the del Norte/Primitivo route.
Spain: From Irun to Santiago de Compostela, 500 miles.
Post 37; July 8, 2016, Friday.
Day 24: Oviedo. On The Camino Primitivo.
What if Obama and Putin had to do the Camino?
I can easily summarize one of the main themes of the Camino, when it comes to politics: no one from anywhere is proud of the leader of their home country. No one. Not one. Everyone expresses great sadness and frustration, and still acknowledge that they usually vote, but see such limited purpose in it. The world is simply not producing great and honorable leaders. Or, to put it another way, leaders that close the divide between opposing viewpoints and positions. Leaders that can bring lasting compromise and reconciliation. And the world suffers, and each individual suffers in one way or the other.
What if Obama and Putin had to do the Camino? Is there a place to start making the world a better place? What if Obama and Putin simply had to leave their cushy and “protected” world behind and spend six weeks together like every other pilgrim, walking the pilgrims’ way, day by day, step by step, with 20lb backpacks, hiking poles, and doing what all pilgrims have to do: trek about 20 miles a day through every kind of weather, find an albergue to sleep in, take a shower if the line isn’t too long and there’s hot water left, find a meal, wash your clothes, talk a little with your new friends, share stories, look for ways to help each other make it through the day and night . . . together. Like all pilgrims, eventually they would establish a bit of a pilgrim family, because as you randomly meet the people who started on that first day just like you, you eventually realize you go through the same stages of the Camino at roughly the same time. And you like everyone. Everyone shares, everyone gets along, everyone is excited that they took this challenge.
When you know that so much of what some of the pilgrims are dealing with is caused by horrible country and worldly leadership, what would be the best way to force our two most powerful leaders to meet and set goals with the average kind of completely random mix of great people from all over the world of every possible persuasion, that are persuaded to love getting along and helping each other?
You talk when you trek. That’s so natural. You help when you trek. That’s so natural. You work together to look for the arrows on the path, not get lost, find water, find food, adjust things on your body and backpack, help with injuries and medical needs, give consolation for your last fall, your twisted knee, and your humbled spirit, because maybe you thought you were in much better shape than you are. You lift each other up, as they deal with personal matters, health issues, relationship issues, life life life, and you always realize . . . at the end of the day, you are the same as the person next to you on the path, or sleeping on a bunk bed in a cramped albergue, and the politics at home are relatively meaningless. I wonder if Obama or Putin, as they spent some time in Bilbao and toured together the Guggenheim museum, if they would realize that a nuclear bomb is meaningless, and could certainly render so much human creativity, goodness, kindness, effort, cooperation, designing and building of the Guggenheim—completely worthless. Perhaps they would say to each other by the 10th day: you know, the stockpiles (of weapons) are useless. Let’s build something together, you and me. Let’s get a great museum of peace started. Let’s bring it all together, the relics of peace, the relics of people getting along, the relics of those that love, and those that loved. Or, how about, if we start a new United People. One that says if you are part of this group, you must pledge to love and accept everyone and every country. If you want to annihilate another country you can’t be part of our group, because we want a better world, and all are welcome. This world is for all of us. All of us.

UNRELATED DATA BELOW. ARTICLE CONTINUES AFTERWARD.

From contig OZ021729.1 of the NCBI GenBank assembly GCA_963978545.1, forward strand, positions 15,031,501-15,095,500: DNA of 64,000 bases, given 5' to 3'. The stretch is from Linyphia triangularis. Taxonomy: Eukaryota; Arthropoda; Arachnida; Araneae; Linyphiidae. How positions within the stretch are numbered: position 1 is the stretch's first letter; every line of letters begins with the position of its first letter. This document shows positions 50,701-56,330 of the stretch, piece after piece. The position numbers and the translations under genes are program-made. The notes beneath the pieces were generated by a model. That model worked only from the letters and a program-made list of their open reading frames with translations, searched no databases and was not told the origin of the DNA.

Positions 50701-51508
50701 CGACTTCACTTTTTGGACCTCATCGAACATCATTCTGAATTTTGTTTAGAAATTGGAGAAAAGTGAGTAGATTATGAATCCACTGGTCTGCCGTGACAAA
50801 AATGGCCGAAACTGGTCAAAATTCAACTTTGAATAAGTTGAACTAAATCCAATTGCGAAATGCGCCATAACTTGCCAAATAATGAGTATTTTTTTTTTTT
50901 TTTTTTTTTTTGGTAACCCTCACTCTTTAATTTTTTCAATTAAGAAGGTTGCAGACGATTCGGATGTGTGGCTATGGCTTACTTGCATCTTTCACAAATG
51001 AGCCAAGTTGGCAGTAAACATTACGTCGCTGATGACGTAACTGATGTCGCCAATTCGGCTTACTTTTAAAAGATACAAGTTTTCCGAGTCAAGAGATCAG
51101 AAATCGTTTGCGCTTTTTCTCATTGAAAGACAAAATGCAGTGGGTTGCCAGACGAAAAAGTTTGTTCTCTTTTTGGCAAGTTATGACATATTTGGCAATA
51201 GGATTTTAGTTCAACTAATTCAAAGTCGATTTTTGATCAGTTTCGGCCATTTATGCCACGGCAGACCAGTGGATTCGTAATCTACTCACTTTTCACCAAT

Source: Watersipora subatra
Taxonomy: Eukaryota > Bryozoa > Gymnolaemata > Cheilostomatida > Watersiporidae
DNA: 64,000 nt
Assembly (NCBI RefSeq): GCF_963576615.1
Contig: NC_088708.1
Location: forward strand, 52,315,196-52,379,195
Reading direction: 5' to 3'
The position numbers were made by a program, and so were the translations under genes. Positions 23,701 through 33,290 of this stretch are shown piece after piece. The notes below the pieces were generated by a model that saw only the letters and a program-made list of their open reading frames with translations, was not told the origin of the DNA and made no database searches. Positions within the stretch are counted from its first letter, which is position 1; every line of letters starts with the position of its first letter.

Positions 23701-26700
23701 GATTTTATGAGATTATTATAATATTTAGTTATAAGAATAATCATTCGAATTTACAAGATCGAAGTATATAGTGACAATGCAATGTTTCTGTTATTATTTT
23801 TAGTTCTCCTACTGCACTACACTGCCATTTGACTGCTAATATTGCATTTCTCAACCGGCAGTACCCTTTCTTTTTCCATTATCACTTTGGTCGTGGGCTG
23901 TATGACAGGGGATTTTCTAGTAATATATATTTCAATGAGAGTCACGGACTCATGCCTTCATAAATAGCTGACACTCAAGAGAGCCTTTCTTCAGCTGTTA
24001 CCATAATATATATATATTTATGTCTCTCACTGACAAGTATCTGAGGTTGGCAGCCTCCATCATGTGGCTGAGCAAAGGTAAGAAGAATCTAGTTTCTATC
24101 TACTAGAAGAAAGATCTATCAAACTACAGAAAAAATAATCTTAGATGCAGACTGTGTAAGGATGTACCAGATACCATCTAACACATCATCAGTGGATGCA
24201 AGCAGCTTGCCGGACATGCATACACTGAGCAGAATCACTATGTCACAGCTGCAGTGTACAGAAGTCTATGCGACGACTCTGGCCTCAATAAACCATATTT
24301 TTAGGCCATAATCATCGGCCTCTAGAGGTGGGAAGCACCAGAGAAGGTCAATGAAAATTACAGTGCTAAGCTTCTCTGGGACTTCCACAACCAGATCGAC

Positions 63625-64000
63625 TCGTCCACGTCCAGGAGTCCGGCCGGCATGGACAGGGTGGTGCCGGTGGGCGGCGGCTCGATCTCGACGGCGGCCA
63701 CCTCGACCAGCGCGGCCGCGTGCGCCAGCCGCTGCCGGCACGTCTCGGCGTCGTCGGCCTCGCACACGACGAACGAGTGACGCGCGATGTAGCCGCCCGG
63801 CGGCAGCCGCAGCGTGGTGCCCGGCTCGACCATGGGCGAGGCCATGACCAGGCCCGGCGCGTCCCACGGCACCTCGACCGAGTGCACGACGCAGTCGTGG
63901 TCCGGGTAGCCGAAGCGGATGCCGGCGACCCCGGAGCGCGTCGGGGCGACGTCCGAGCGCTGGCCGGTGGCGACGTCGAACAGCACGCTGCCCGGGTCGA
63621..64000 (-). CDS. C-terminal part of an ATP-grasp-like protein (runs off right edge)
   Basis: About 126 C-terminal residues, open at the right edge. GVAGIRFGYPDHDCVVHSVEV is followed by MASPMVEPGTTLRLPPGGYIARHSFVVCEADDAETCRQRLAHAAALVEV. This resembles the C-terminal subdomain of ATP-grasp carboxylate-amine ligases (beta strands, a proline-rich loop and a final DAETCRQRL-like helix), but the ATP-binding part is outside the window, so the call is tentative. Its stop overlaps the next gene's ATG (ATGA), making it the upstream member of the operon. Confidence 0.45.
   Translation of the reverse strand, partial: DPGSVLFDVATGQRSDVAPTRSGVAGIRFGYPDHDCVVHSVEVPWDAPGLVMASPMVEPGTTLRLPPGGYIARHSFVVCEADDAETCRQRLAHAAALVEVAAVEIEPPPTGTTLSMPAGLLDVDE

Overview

Obama could say to Putin, what if we decide that each other’s opinion is no longer important. We shall hear each other out, we will be patient, and listen to each other, but then what’s important is yours, and my, ideas for resolution and compromise. The bi-polar nature of all discussions, arguments, wars, battles, fights, talk shows, and coffee chatter doesn’t matter. Talk of reconciliation—matters. Your opinion, my opinion, does not matter. Tell me how we are going to resolve this matter for our citizens, our Camino friends that inhabit the world. Let’s enjoy the beautiful types of countries and people, and enhance and cultivate the good, and slowly get rid of the old and locked in.
Putin could say to Obama, after two weeks on the Camino, you know, I want to thank you for catching me that time I slid in the rain, and Obama would say, and the time you caught my backpack before it slipped into the river, and by the way those French guys are funny, yeah well, what about those Japanese girls, man can they mix a salad!, I thought I was in good shape, nope, yeah, me too, hey thanks for teaching me the string method of getting rid of a blister, yeah well, I never even knew how to wear a backpack until you taught me . . . and, anyway, I need to tell you something . . .
“I want to work with you to make this world a better, safer, and friendlier place to live. Will you work with me?”
“Yes, of course.”
“Hey, I’m excited.”
“We still have a whole month left on the way.”
“Me too. Can I adjust that strap on your backpack?”
“Yeah, it’s choking me a little.”
“Let’s get a drink, I’m thirsty.”
And they share water, from the same bottle, they hug.
Pilgrims on the Camino. The Camino of life.
And friends for life.
And when they’re friends, Camino friends,
the world is a safer place.
. . .